Zxing allows you to create a QR code for pretty much anything, URLs, calendar events, your contact info, e-mail, etc. I worked mainly with URLs for the YouTube videos we had uploaded.
Say you want to create a text QR code. Simply type your text and click generate with the size you want (small is OK for print, as I've tested this many times).
Then you can simply download the image or use the link for it provided below it. Here's the one I just created.
So for a YouTube video, I simply put the video URL (that's the stuff on the navigation bar with the "http://www.youtube.com/yakyakyakyakyakyak") and created a QR code like that.
Most phones have a YouTube app, so when the code is scanned, phones prompt users if they want to open the link on a browser or using the app. Whatever was the case, such video-QRs work fine.
ONE LAST TRY
When December rolled by, I figured we could use the QR feature for our popular Holiday Lights tour, a massive and awesome project that cheerfully sucks the life and time out of this life editor.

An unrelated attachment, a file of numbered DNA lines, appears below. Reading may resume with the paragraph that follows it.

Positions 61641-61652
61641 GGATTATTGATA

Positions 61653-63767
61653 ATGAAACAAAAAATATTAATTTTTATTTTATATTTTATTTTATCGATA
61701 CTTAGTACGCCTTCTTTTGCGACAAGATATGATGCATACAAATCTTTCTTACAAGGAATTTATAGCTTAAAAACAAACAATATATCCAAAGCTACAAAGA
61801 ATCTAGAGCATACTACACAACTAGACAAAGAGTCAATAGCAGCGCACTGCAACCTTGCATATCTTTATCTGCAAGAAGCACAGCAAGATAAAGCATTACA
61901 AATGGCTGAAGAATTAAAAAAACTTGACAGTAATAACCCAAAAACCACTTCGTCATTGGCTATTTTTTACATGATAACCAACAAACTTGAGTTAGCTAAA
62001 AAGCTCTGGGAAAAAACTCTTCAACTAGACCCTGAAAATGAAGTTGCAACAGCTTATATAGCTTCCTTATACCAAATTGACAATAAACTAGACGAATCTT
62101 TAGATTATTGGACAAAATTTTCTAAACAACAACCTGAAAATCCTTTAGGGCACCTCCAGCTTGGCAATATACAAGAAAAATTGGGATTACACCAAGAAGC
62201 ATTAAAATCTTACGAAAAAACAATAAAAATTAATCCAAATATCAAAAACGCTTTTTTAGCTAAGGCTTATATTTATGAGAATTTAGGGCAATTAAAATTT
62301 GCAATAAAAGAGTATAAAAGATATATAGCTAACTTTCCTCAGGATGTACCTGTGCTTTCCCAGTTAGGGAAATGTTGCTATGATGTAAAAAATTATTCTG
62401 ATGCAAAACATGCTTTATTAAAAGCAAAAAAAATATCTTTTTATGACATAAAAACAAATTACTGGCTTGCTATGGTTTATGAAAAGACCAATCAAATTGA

I did the same thing. After creating the map, I simply visited Zxing and pasted the Google map URL into the QR creator. I downloaded the image, and then I tested it.
I was at this stage when something incredible happened. Using the Android, um, Incredible, I scanned the code (I use the Barcode reader app), and the phone asked me if I wanted to open the URL on a browser or in the Google Maps app. I chose Google Maps (and clicked on the option so the phone would remember this in the future).
Then it asked me if I wanted to use Navigation. After hitting yes, the phone began speaking to me. Think your GPS navigator, but free, and after scanning your newspaper.